Dolichoderinae, Formicidae, Hymenoptera, Insecta, Arthropoda, Animalia
Mexico south to Bolivia and southern Brazil. Costa Rica: widespread.
Color red brown with darker gaster; scapes and mesosomal dorsum with no erect setae; face sublucid; face and gaster with very sparse pubescence; pronotal humeri without spines or angles.
From MacKay 1993:
This is a common species, found in disturbed habitats (especially coffee plantations) as well as virgin forest up to 800 meters in elevation. It is common in riparian sites. Nests are found in hollow, dead twigs in trees or in abandoned arboreal termite nests or in spines of Acacia bursaria (Wheeler, 1936, 1942; pers. obs.). It is commonly intercepted in quarantine on orchids, in pseudobulbs and in banana debris. These ants are not aggressive when the nest is disturbed, they escape very rapidly into the leaf litter. Sexuals are commonly collected in light traps. Stray sexuals have been collected in Jan. (Panama), Jan., Mar. and May (Brasil), May and June (Mexico), and July (Guiana). [MacKay Literature Cited]
This is by far the most common species in Costa Rica. They are most abundant in highly insolated areas such as roadsides, scrubby vegetation, and the high canopy. Nests are almost always in narrow guage dead stems, often simple stem fragments lodged in vegetation. They occasionally restrict nest openings with small amounts of carton construction, covering the ends of hollow sticks and leaving a small entrance hole. They are opportunistic nesters in myrmecophytes, particularly Cordia alliodora and Triplaris. In these cases they usually nest in dead branches low in the crown, away from the resident colony of dominant plant ants (e.g., Azteca pittieri, Pseudomyrmex viduus).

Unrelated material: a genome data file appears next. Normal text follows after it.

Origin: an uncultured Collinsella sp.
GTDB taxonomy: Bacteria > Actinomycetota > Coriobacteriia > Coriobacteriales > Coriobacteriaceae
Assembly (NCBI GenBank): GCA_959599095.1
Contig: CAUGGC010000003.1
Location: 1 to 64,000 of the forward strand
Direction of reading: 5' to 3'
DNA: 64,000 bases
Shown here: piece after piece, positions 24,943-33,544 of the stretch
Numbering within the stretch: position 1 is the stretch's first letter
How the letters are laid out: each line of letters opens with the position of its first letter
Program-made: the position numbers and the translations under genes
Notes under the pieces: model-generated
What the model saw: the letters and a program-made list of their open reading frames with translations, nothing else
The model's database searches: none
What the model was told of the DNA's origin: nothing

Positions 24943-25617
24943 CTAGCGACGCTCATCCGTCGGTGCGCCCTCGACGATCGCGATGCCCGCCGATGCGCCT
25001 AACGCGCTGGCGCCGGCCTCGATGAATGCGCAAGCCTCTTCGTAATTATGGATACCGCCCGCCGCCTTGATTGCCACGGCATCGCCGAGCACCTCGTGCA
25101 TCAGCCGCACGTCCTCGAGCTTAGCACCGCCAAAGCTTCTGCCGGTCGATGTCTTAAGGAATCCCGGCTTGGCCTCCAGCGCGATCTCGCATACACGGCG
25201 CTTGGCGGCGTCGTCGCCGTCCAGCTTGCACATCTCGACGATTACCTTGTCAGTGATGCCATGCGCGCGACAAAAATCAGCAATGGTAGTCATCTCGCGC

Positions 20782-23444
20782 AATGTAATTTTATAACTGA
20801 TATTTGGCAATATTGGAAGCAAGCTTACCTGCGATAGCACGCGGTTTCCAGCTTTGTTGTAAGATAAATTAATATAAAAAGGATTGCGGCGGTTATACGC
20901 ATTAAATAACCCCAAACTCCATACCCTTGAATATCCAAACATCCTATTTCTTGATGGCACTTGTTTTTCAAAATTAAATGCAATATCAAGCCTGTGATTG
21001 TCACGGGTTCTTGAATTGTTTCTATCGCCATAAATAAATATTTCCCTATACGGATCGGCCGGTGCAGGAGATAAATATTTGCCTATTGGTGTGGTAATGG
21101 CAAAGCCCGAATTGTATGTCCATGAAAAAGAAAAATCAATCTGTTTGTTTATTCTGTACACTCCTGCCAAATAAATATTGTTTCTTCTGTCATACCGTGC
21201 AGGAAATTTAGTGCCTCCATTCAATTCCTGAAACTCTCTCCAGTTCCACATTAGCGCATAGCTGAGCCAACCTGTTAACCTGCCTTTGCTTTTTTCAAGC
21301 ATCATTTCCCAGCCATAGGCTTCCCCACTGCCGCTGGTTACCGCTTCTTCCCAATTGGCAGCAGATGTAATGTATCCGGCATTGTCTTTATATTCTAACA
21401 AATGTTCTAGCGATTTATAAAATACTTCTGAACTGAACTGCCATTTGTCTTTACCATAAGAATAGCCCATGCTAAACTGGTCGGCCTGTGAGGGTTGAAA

When held with forceps, workers produce a white, somewhat foamy substance that quickly spreads onto the forceps. They do not have the strong odor typical of other dolichoderines.
John T. Longino, The Evergreen State College, Olympia WA 98505 USA.email@example.com
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